I was to come to the conclusion that “Final Fantasy” tends to ignite players into a euphoric state where the ability to communicate is often reduced to mumbling. Friends and family diminish into shadows during gaming session. Calls to diner or for any other activity for that matter go totally unheeded. The euphoric state is so profound that any civilized attempts to break its spell is futile. If the spell is to be broken at all, it must be done through forceful and vociferous intervention. That is guaranteed to result in a sode.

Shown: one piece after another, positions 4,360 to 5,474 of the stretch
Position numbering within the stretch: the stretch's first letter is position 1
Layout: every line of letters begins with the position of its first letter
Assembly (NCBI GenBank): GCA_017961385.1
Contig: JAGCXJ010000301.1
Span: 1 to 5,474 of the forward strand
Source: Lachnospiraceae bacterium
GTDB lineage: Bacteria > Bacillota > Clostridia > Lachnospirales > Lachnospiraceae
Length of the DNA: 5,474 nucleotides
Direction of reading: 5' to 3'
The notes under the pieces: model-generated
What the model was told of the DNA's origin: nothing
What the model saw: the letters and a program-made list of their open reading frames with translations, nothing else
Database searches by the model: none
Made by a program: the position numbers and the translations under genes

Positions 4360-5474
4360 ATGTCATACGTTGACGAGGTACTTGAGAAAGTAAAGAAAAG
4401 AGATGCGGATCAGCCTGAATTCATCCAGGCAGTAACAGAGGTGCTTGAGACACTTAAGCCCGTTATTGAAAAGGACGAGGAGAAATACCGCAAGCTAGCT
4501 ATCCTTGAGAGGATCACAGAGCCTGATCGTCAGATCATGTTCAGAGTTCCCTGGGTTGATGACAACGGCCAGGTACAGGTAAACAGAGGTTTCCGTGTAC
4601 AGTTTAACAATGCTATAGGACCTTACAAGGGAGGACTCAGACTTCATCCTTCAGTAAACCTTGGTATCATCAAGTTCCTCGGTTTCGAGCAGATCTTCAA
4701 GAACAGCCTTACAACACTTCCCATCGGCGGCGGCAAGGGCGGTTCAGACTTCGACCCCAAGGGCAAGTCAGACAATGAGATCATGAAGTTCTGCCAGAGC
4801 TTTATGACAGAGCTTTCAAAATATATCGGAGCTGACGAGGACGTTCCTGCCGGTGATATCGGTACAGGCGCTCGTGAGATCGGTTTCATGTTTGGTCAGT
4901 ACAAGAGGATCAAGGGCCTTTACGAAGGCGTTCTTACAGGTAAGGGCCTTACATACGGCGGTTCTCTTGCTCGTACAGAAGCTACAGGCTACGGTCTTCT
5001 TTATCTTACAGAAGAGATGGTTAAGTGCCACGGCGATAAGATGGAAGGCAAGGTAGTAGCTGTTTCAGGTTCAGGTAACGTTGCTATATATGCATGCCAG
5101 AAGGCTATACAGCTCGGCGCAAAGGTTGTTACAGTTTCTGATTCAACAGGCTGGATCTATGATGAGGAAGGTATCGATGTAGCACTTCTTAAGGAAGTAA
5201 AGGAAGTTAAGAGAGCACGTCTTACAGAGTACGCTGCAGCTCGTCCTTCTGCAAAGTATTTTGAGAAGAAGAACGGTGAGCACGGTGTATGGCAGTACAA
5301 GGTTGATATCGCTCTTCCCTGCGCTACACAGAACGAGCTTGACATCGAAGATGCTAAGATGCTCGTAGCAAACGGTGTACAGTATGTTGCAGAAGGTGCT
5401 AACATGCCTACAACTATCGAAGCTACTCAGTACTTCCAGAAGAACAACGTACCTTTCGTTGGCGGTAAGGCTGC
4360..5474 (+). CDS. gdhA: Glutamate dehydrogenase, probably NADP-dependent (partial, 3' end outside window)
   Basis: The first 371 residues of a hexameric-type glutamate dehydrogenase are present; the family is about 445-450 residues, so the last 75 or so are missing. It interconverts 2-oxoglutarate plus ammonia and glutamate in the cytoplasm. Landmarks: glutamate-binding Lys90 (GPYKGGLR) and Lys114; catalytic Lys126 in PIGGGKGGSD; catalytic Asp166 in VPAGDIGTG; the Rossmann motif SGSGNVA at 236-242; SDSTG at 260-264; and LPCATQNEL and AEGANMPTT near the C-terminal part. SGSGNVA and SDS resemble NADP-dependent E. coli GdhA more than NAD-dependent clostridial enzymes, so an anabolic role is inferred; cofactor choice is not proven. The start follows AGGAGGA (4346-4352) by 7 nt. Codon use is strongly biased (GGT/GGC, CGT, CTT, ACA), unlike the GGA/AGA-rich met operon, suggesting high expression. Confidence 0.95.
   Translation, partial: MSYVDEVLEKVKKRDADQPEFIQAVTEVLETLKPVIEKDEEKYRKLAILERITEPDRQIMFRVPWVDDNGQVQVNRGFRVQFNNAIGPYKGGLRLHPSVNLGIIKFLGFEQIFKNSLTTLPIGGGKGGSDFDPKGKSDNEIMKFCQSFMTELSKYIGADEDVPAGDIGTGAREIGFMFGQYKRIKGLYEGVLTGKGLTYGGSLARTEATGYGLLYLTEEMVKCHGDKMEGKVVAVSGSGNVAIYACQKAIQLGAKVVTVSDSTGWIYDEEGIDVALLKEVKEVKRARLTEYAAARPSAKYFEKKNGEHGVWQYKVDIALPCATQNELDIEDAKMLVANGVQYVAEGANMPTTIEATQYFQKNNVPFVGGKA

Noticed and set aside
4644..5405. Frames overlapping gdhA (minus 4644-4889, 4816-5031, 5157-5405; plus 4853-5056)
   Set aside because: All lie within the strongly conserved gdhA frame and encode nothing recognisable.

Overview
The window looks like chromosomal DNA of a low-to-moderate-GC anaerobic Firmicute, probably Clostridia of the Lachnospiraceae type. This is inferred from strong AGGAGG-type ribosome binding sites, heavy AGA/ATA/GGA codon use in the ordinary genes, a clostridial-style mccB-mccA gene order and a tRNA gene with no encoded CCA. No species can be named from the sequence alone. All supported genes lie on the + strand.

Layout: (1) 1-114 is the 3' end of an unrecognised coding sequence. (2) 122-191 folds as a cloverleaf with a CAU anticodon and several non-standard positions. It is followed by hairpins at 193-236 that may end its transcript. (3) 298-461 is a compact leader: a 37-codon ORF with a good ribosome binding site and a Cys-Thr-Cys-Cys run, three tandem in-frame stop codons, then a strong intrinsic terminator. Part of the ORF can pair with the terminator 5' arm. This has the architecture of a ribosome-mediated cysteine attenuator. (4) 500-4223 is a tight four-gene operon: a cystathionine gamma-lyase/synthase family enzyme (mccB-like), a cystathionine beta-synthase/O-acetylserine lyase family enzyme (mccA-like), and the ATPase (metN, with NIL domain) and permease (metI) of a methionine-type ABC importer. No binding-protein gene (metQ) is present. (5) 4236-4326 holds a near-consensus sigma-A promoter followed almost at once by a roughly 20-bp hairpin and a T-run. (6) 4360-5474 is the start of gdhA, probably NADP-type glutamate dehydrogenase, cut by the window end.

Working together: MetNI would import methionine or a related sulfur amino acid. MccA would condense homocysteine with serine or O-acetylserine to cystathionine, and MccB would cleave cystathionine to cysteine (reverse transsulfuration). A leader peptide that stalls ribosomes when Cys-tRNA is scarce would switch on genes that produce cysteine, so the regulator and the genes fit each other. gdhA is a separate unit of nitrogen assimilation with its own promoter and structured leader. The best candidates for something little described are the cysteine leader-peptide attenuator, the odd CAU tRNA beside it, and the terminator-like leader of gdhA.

Our route took us over the bridge at Lake Coeur d’Alene dedicated in memorial of veterans, The path we followed was once traveled by Lewis and Clark, Jim Bridger and Hugh Glass. We passed the site of the encampment of the Blackfoot Indians. We traveled alongside of the Yellowstone River, We passed the site of George Armstrong Custer’s demise. We crossed the Continental Divide. We saw the copper mine of Butte and the smelter of Anaconda. Along the way, we saw lots of antelope, bison, deer and several eagles. All of this fodder, we thought, would enlarge a young mind, but were received with a right handed roll of the eyes resting at last on the rooftops of the eyelids and the mouth forming the monosyllable “SOoooo.